ashes at the southeast side of the rim, it would face the sunrise every morning. Words can’t describe how I felt on the summit. I was both overjoyed and felt more miserable than I ever have. We snapped a few pictures. My brother had a shirt made that read, “see you” on the front and “around the bend” on the back

“around the bend”

to commemorate my dad’s last words in his final article.

All in all we probably spent 15 minutes on the summit. All that time and preparation and all I wanted to do was get back down. We charged all the way back down to camp where we both collapsed in the tent for a quick nap. I couldn’t even crawl all the way in my tent, so I slept with my boots hanging out the door. After that we packed up camp and set out to descend all the way back down to the car. Passing camp Muir again was a relief; we could sort of let our guard down now that we were out of crevasse danger. It seemed like forever after that point. I remembered to snap one last picture of the mountain just before we descended into the clouds.

After that it was just hours and hours of mindless descending in wet and sloppy snow. Once we reached Paradise it sank in that we were finally done and our thoughts turned to the most important issue at the time, where we were going to stop to eat. Naturally, it was the first greasy cheeseburger joint we could find. Climbing Mt. Rainer was unlike any other experience, and despite all the misery I can’t wait to go back to do it again.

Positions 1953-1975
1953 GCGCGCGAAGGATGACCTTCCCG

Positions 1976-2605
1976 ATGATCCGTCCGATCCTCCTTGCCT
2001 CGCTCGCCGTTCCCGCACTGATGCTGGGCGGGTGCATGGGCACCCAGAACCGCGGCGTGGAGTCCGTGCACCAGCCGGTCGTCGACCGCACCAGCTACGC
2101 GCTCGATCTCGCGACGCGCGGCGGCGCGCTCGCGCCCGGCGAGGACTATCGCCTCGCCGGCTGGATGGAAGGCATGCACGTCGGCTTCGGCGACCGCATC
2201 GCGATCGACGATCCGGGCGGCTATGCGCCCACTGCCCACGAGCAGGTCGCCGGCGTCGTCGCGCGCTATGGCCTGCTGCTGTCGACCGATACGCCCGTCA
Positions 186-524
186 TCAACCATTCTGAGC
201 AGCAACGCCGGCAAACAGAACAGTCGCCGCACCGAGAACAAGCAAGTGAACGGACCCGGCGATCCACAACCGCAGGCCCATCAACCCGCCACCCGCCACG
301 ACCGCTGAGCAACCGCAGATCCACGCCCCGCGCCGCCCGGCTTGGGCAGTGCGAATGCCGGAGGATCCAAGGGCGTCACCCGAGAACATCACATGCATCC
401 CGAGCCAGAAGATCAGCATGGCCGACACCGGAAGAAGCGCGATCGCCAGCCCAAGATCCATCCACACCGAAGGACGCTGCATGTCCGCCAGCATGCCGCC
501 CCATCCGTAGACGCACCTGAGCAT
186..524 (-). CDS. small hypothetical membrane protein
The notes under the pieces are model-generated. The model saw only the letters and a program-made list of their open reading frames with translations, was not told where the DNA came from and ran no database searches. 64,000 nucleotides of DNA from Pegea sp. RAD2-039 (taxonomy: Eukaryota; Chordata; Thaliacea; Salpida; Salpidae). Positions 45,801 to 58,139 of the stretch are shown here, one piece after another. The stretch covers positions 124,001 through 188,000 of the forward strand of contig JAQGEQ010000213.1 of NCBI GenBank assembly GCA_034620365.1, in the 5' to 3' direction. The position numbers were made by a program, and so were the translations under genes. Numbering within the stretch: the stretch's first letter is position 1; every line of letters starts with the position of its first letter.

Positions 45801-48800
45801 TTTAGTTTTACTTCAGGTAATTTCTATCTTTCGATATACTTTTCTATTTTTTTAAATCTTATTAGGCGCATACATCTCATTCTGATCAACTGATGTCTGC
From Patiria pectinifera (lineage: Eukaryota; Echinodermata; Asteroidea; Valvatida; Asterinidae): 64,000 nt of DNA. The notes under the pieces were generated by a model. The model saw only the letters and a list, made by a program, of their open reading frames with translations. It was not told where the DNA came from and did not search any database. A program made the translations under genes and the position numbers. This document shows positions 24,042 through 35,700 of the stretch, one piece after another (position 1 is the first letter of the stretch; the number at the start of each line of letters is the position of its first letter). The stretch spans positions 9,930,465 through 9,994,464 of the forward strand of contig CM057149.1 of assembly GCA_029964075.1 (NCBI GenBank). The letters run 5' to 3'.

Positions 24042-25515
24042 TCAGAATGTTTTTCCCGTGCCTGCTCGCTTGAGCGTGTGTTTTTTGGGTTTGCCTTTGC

One last picture before the descent into the clouds

2 thoughts on “Mt. Rainier, July 2008

  1. Thank you for sharing this very personal story. We will never look at Mt. Ranier in the same way again……it is bigger and more magnificent than ever. I will always remember the way you boys honored your father.

  2. Wow Andrew! I know you don’t know me, but I think this is an amazing story! Whitney sent me the link to the first 14er that we climbed together and I came along this story. I lost my dad to cancer as well and I’m fighting it myself right now. I can’t wait to get back out to Colorado and climb another one after I kick this cancers ass! Cheers 🙂